News highlights for December 2013

The converged FASB/International Accounting Standards Board (IASB) proposal on financial reporting for leases faces significant opposition from businesses around the globe. An analysis of comment letters on the proposed standard submitted by business and industry respondents that would be considered financial statement preparers (excluding accounting firms) revealed substantial opposition to the proposal.

Of the 268 letters analyzed, 212 expressed a decidedly negative opinion of the proposal, which would place leases on the balance sheet and create a dual-recognition model for lessees. Just 25 letters indicated substantial support for the proposal, and 31 letters did not express a clear positive or negative overall opinion of the proposal. Additional letters continued to be posted to FASB’s site following the analysis.

The objections from businesses came from various industries and nations:

  • China Telecom said the standard is difficult to understand, apply, and implement, and that the differences between lessor and lessee accounting are logically unsound.
  • Wesfarmers Limited, one of Australia’s largest listed companies with operations in retail, mining, insurance, chemicals, and energy, said IAS 17 should be retained for leases because on-balance-sheet recognition of leases (including property) is conceptually inconsistent with the accounting treatment of economically similar arrangements.
  • Delta Air Lines noted that former IASB Chairman Sir David Tweedie once said that one of his ambitions is to fly in an aircraft that is on an airline’s balance sheet. But Delta concluded that although the ED is consistent with Tweedie’s objective, the benefits of this particular proposal do not outweigh the costs.

The proposal, available at, would classify “Type A” leases as those during which a more than insignificant portion of the value of the leased item is consumed. These would include most vehicle and equipment leases. Type A lessees would recognize a lease as a nonfinancial asset measured at cost, less amortization. This would result in a total lease expense that generally would decrease over the lease term.

During Type B leases, a more than insignificant portion of the value of the leased item is not consumed. In Type B leases, which would include most real estate leases, lessees would report a straight-line lease expense.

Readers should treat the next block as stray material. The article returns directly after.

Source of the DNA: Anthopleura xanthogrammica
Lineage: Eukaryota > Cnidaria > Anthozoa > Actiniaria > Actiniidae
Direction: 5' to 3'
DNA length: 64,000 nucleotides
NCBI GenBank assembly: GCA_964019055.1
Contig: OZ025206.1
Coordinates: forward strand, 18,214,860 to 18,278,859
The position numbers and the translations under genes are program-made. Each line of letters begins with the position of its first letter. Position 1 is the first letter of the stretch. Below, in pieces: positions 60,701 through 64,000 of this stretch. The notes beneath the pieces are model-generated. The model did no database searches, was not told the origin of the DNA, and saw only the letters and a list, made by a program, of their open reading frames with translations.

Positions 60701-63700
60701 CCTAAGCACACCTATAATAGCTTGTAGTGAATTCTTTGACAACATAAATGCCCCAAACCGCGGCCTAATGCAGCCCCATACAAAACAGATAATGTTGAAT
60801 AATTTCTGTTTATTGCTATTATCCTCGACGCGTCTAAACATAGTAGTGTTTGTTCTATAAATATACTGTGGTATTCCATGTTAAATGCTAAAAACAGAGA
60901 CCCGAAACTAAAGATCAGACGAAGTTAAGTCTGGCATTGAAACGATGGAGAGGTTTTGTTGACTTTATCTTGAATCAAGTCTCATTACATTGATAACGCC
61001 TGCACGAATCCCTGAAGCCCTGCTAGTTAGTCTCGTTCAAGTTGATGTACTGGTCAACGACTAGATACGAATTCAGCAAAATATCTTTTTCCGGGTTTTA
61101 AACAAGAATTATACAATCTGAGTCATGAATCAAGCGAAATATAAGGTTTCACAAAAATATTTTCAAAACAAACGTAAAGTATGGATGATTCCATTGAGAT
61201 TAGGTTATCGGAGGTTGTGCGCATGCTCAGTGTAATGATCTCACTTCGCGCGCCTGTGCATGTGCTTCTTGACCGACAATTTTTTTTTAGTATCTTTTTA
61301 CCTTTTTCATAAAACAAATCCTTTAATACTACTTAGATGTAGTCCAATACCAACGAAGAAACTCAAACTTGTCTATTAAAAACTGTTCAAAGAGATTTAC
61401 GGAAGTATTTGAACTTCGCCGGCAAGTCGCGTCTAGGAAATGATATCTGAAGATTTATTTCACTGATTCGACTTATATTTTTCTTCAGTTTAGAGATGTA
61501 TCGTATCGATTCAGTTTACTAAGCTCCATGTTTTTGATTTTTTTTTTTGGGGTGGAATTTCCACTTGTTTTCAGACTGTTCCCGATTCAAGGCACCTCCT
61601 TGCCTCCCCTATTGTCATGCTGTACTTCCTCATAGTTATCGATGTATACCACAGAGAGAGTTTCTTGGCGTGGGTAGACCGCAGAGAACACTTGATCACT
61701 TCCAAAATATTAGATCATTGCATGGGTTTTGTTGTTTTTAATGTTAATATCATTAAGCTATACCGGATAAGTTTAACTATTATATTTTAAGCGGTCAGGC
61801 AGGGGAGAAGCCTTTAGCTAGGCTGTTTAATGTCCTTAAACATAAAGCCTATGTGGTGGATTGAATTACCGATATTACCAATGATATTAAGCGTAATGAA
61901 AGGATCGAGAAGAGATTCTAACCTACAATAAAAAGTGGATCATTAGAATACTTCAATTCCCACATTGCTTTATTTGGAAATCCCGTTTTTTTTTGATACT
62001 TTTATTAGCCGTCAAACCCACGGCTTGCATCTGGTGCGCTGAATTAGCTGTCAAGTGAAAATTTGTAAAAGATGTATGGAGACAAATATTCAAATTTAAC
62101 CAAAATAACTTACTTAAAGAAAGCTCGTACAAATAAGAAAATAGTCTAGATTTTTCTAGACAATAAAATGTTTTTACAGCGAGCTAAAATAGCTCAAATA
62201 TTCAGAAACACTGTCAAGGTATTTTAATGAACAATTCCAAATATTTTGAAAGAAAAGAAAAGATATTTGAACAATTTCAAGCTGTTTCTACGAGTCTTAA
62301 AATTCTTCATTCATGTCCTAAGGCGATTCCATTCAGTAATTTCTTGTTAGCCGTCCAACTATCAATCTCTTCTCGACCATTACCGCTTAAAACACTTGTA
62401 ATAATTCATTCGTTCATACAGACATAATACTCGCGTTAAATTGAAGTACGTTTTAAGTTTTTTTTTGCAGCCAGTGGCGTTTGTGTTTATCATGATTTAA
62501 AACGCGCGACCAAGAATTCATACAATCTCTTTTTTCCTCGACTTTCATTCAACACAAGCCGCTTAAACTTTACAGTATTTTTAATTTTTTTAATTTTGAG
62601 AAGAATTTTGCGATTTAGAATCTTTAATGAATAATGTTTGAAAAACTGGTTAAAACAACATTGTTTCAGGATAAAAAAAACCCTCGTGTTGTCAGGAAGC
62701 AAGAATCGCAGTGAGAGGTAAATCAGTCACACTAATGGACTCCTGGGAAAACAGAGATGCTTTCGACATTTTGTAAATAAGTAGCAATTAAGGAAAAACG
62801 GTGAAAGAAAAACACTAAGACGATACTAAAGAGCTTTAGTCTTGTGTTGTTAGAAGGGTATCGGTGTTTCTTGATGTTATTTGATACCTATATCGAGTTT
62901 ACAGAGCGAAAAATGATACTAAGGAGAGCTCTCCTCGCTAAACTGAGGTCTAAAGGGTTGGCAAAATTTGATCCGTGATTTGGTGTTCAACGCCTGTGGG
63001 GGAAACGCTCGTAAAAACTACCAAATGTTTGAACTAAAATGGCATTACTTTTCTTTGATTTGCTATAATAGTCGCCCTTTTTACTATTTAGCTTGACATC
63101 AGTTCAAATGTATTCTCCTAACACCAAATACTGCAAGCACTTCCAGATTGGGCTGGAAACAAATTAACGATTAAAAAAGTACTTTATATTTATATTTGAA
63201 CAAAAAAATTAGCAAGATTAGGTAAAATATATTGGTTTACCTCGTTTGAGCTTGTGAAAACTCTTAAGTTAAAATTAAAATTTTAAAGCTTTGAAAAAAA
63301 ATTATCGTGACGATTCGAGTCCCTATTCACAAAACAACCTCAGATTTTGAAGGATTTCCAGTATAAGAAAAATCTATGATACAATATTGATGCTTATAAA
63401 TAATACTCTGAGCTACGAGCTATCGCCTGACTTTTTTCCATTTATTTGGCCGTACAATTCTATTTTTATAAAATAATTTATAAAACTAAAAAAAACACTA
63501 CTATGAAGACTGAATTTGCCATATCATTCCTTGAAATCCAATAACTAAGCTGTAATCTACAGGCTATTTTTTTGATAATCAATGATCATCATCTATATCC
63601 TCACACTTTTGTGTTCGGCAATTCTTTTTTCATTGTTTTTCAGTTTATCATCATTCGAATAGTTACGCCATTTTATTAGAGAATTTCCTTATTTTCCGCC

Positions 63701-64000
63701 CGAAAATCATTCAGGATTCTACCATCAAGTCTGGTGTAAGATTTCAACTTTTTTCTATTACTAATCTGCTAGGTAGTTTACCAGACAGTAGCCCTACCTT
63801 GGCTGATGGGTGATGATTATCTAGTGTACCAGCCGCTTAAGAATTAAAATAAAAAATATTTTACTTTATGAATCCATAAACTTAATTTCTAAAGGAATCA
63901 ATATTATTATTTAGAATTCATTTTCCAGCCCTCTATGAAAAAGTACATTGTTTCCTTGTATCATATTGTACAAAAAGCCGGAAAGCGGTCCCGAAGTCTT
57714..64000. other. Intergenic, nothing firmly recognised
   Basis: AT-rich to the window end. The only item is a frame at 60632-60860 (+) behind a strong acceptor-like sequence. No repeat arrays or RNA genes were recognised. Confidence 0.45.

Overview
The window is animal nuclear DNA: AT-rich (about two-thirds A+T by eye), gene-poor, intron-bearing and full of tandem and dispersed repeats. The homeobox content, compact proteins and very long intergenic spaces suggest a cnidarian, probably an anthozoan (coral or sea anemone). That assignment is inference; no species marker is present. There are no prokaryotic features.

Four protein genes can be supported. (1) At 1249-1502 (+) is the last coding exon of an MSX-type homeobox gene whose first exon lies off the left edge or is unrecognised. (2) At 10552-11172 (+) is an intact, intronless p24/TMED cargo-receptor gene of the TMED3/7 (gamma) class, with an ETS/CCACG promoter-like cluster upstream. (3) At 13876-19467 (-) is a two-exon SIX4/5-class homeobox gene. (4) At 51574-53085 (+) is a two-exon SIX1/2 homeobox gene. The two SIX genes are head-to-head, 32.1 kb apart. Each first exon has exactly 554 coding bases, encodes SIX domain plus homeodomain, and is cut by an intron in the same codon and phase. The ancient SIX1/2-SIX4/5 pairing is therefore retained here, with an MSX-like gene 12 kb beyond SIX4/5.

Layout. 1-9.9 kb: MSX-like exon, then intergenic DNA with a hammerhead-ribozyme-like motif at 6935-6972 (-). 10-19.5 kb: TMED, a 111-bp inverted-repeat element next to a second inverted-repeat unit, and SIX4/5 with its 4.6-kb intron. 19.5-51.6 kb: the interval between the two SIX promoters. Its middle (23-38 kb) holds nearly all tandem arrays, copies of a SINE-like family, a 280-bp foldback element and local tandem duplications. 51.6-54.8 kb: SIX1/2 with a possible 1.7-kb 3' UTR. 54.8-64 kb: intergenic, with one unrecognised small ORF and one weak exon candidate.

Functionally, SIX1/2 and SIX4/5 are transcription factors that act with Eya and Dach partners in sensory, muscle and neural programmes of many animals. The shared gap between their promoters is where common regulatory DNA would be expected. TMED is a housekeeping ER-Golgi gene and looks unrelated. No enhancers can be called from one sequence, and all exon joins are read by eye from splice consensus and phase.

The AICPA Financial Reporting Executive Committee (FinREC) suggested that the boards should not use the “more than insignificant” concept to differentiate between Type A and Type B leases. FinREC, which is authorized to make public statements on behalf of the AICPA on financial reporting matters, supported the proposal’s objectives and its dual-model approach for lessee and lessor accounting. But FinREC recommended that leases consistent with in-substance finance purchases be accounted for as Type A leases, and that other leases be accounted for as Type B.

FASB’s own Investor Advisory Committee (IAC) also opposes the proposal.

The boards have expressed a desire to have a final standard in place by 2014, although implementation is not expected to occur earlier than fiscal years beginning Jan. 1, 2017.


What’s next for potential CPA licensure changes

A new model proposed by NASBA and the AICPA is designed with an eye on the future for newly licensed CPAs. The AICPA's Carl Mayes, CPA, provides background on the project and a look ahead to 2020.


What RPA is and how it works

Robotic process automation is like an Excel macro that can work on multiple applications, says Danielle Supkis Cheek, CPA. RPA can complete routine, repetitive tasks such as data entry, freeing up employee time from lower-level chores.